How To Build A Super App: First, Find The Biggest Consumer Pain
Building a platform that simultaneously offers a variety of services for users — otherwise known as a super app — can be a very attractive project for a firm as the consumer relationships such platforms develop with their end users tend to be close, sticky and laden with opportunity. From that super app platform, a firm has a natural launching point of an entire ecosystem and a doorway into their users’ daily interactions, running the gamut from travel and transportation to healthcare, banking, lifestyle and beyond. Being the provider that can provide that supersized umbrella for clients is a tempting proposition.
But, also a challenging one, OMNi Director of Mobility Liza Castillo told PYMNTS, a fact her firm knows from its experience in building digital infrastructure in the Central America and Caribbean (CAC) region and its efforts around developing super apps in new markets where digital is still nascent and super apps are nearly unheard of.
Such an effort, she noted, means starting in the right place for consumers in terms of picking an entry point and focusing on the places where the needs actually exist.
“We, as a company, believe that right now we are facing challenges, extreme ones, both as human beings and as a society. So that’s why we’re pushing to make a difference, and mobility is the core of our economy and our society,” Castillo said. She noted that the COVID-19 pandemic has only sharpened the focus in this area as people are evaluating their methods of mobility more widely than ever before with a fine eye particularly trained on safety.
Mobility services aren’t only about ride-hailing anymore, she said, noting it is also bikes and buses, which must be considered from a wide-angle view of consumers’ total needs. That perspective, she said, requires a cooperative attitude in developing the ecosystem, particularly in terms of working with public officials to bring public transport within the OMNi platform. The harder they push into mobility of late, she noted, the more critical it becomes to work with all stakeholder groups and public officials in concert.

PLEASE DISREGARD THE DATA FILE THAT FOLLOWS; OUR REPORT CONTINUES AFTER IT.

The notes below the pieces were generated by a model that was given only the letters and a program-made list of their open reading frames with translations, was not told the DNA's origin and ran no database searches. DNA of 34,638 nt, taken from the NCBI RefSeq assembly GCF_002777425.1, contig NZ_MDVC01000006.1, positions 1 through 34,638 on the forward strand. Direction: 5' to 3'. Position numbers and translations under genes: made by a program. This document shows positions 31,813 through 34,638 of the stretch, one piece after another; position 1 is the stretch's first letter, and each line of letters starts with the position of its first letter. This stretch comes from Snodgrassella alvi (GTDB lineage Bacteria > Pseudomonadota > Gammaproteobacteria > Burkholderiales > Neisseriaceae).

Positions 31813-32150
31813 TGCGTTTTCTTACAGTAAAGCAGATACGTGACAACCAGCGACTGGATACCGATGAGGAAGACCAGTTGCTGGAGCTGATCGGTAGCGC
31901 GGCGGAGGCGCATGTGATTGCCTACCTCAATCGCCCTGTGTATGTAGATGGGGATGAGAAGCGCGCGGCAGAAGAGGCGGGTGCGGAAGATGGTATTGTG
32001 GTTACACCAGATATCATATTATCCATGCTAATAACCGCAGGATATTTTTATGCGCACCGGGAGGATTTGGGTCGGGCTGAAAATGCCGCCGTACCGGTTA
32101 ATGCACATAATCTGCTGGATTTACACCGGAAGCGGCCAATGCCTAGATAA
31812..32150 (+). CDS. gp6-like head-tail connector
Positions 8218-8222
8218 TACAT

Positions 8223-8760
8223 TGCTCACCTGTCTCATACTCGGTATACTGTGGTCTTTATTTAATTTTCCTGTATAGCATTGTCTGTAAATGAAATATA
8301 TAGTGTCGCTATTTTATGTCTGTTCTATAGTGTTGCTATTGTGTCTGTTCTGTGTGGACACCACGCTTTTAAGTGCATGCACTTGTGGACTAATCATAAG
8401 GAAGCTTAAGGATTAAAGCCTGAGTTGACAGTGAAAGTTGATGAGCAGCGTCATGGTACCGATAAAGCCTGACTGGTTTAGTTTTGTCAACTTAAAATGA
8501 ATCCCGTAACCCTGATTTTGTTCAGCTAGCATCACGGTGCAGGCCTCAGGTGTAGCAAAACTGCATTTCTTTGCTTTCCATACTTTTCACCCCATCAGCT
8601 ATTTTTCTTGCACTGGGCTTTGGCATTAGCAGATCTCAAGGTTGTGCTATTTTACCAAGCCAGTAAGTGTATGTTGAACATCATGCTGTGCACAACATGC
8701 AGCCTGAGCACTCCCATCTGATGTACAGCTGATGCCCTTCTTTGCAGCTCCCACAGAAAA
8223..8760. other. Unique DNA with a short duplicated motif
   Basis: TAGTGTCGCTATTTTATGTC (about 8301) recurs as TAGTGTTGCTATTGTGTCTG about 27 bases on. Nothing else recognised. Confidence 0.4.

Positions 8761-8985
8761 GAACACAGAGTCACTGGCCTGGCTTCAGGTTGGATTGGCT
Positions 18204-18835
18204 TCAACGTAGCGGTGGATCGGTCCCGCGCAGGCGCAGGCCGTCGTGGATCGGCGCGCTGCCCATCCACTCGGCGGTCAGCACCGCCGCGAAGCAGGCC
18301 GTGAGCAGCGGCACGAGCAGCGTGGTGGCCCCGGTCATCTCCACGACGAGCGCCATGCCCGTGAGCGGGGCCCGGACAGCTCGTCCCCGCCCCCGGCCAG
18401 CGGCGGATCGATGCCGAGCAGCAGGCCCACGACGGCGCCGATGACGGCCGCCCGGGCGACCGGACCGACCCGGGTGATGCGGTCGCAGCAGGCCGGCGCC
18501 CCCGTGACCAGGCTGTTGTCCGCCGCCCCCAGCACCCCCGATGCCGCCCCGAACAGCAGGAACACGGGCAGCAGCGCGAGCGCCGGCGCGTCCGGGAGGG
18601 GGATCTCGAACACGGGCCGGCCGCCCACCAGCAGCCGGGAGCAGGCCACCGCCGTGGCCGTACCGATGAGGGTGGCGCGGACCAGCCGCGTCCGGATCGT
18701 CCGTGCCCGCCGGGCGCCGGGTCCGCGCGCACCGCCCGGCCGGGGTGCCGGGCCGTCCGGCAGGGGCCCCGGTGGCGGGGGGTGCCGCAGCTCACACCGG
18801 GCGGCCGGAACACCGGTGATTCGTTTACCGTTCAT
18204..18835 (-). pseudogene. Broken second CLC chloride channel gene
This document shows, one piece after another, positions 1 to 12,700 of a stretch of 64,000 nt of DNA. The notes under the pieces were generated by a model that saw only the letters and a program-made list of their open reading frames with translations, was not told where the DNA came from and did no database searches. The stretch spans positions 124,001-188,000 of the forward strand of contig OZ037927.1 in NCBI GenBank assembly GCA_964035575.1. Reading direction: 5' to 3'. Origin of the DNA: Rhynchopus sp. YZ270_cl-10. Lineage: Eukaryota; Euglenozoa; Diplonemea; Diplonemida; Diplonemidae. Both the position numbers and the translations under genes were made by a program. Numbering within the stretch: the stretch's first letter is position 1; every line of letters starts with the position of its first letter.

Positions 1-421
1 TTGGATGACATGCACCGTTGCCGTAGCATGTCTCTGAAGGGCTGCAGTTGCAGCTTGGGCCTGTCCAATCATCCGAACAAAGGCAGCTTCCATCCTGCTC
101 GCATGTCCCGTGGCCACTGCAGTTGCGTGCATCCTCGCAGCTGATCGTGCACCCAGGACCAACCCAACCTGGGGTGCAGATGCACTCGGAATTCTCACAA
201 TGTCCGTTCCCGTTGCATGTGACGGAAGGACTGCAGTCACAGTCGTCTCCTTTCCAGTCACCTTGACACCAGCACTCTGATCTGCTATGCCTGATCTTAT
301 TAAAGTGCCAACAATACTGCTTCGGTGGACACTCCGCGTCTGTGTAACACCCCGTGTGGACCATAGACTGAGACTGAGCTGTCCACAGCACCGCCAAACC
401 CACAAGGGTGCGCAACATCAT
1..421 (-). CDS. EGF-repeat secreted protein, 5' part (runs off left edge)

“The new goals I believe we are setting as a society will require a lot of combined work across entities,” she said.
Most recently, Castillo said, that has involved pushing the use of QR payments across transportation services — so that consumers can easily scan a code and hop on a bike, into a taxi or onto a bus or train. The goal, she said, is to build an ecosystem that allows consumers to jump into any mobility service they wish whenever they wish and have a similar, secure and reliable way to apply whenever they do it.
But while building from mobility services is critical for OMNi, in some sense it is only a starting connecting point into the firm’s ideal vision for the future rolling forward.
The bigger goal, she said, is to “replace cash,” and make it possible for consumers all over the Central American and Caribbean region to fully digitize their commerce journey — even when those journeys don’t require any physical movement.
“We are making some studies on the improvements needed out there, so we can know how we can create a whole ecosystem and financial immersion network to meet those needs,” she said. “It’s very important for us right now to help the economy of the region. We can do it in a very fast way by letting people understand how digital methods of payment can make it easier and make their finances more orderly as well.”